For an age, it seems that sport has always had an influence on what is said and done in the political world. From the time America almost boycotted the 1936 Summer Olympic Games in Germany, to the 1982 South African Grand Prix drivers’ strike, politics – any form of such – has always had some sort of impact on the sporting world. Now we find ourselves in another, highly-strung and tense political atmosphere of which we don’t have a single idea of what will happen next.
Since the attack on former spy Sergei Skripal and his daughter Yulia in Salisbury, the United Kingdom and its government have accused Russia as the culprits behind the incident. According to BBC Sport, the two were poisoned by a “military-grade nerve agent of a type developed by Russia” which, as such, can only lead to fingers being pointed in Russia’s direction, with Prime Minister Theresa May claiming that it was “highly likely” Russia were responsible.
With this turn of events, many are now questioning just how much this politically heinous act will influence the upcoming FIFA World Cup, which is being held in Russia.
Russia have recently expelled 23 British diplomats, which according to Chronicle Live, is “the largest mass expulsion of diplomats since the Cold War”, so it seems like the situation won’t be resolved any time soon. Prime Minster Theresa May has also stated that Russia will be suspended from having any high-level contacts with Britain, and that many ministers will be boycotting the World Cup this summer. The situation doesn’t stop just there, however, with news that members of the Royal Family will also be refusing to attend the World Cup after showing their support at the tournament in previous years.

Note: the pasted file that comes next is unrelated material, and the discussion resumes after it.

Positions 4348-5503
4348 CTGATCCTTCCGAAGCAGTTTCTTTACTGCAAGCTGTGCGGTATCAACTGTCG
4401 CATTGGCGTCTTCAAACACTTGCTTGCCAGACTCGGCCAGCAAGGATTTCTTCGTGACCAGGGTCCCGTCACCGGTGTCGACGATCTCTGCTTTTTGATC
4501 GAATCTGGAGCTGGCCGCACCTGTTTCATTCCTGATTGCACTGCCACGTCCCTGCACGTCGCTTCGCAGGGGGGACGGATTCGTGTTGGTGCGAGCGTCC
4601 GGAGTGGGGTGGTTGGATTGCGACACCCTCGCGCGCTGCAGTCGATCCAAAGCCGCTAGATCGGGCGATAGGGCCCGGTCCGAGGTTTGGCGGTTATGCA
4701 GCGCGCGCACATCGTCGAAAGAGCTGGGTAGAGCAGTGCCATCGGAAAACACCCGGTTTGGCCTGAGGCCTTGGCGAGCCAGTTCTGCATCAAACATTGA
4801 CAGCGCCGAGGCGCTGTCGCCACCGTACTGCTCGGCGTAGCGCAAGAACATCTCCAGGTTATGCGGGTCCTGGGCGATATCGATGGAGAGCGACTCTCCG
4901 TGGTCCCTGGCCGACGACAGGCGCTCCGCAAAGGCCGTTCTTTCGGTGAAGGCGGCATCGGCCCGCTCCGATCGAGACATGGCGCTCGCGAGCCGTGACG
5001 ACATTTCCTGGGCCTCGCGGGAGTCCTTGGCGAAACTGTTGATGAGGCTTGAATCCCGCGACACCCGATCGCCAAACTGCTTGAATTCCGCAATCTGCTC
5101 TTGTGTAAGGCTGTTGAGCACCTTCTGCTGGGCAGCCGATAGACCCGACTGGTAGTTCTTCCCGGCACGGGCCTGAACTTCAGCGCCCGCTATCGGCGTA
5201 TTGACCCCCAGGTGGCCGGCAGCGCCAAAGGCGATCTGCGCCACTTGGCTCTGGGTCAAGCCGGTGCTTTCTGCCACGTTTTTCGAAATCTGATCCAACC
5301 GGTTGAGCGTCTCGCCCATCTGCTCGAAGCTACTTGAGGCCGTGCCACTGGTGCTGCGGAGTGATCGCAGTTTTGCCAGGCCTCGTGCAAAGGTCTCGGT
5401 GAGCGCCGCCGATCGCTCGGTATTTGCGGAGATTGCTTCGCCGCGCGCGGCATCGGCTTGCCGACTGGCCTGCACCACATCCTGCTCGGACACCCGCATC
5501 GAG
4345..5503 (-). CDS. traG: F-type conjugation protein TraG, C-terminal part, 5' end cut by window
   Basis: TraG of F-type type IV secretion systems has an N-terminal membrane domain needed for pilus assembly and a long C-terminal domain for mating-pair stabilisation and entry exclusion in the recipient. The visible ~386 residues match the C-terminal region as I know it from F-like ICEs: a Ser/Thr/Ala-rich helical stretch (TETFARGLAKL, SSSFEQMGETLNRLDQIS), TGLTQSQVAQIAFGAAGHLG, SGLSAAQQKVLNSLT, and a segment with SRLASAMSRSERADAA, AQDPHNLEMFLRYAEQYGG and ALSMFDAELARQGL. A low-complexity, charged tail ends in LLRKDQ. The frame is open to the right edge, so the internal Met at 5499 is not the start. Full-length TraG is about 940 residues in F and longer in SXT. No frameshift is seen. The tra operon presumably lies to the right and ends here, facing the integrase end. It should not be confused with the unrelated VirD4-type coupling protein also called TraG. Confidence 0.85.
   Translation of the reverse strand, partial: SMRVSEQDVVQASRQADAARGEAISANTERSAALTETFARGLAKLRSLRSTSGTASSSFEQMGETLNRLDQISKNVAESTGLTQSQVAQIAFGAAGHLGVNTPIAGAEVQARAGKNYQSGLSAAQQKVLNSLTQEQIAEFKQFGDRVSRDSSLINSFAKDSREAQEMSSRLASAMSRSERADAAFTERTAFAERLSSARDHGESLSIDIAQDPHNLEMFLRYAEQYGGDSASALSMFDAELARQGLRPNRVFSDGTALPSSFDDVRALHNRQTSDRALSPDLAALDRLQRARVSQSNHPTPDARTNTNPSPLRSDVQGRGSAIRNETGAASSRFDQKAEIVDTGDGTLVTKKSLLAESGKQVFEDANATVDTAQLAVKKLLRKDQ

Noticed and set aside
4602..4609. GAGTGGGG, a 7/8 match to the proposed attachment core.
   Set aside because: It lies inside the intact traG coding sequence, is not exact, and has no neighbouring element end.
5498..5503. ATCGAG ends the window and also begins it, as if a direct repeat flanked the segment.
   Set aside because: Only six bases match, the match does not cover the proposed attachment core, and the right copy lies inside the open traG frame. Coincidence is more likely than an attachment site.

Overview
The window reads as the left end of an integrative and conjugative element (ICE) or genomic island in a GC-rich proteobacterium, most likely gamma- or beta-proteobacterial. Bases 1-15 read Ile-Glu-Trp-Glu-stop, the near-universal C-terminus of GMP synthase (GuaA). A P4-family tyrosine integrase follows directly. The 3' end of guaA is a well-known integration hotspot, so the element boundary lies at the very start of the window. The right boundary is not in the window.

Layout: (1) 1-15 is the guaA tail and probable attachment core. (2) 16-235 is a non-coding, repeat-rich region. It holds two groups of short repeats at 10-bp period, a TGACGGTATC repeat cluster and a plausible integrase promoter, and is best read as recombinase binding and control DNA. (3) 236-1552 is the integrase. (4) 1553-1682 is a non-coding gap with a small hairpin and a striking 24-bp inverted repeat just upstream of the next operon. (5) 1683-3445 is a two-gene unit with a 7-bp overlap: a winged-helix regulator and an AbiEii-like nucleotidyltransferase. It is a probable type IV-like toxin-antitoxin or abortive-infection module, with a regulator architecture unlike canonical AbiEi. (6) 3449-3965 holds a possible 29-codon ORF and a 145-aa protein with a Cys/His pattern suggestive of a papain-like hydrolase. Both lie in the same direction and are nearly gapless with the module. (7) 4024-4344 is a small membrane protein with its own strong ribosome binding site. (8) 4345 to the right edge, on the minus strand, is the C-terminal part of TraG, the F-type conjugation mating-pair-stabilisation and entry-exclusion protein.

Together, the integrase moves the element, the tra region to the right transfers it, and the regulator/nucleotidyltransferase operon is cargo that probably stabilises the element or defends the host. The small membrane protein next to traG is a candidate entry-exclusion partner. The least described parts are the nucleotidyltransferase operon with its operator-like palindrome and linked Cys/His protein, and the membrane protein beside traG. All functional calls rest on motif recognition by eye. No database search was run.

As far as we are aware at this current time, the England football team will be going. However, only time will tell if this decision changes despite the Football Association (FA) being in close contact with the UK Government regarding England’s involvement with the tournament. The opinions of some Members of Parliament are certain. In a statement to BBC Radio 5 Live, Labour MP John Woodcock believes that “England’s participation in the World Cup ought to be in question” and that there “should be no question of government officials, dignitaries or senior members of the FA going over there.” While on the other hand, former FA executive David Davies informed BBC Radio 5 Live that he was against any boycott that didn’t have the support of the international community. However, Davies did assure us that the FA will “want to be convinced of the safety” for the England team and their supporters during the tournament.
“If we argue that politics have no place in sports and their respective representative boards, then we must consider what positives we would lose when it comes to how sports engage politics in a way that brings countries closer together”
From Chronicle Live, a statement from the FA reads: “The FA will continue to work closely with the UK Government and relevant authorities regarding our participation in this summer’s FIFA World Cup and the Women’s World Cup Qualifier in June. Our priority for all England matches is to ensure the safety and security of the fans, players and staff. As is standard practice, we will take all travel guidance from the Foreign and Commonwealth Office.”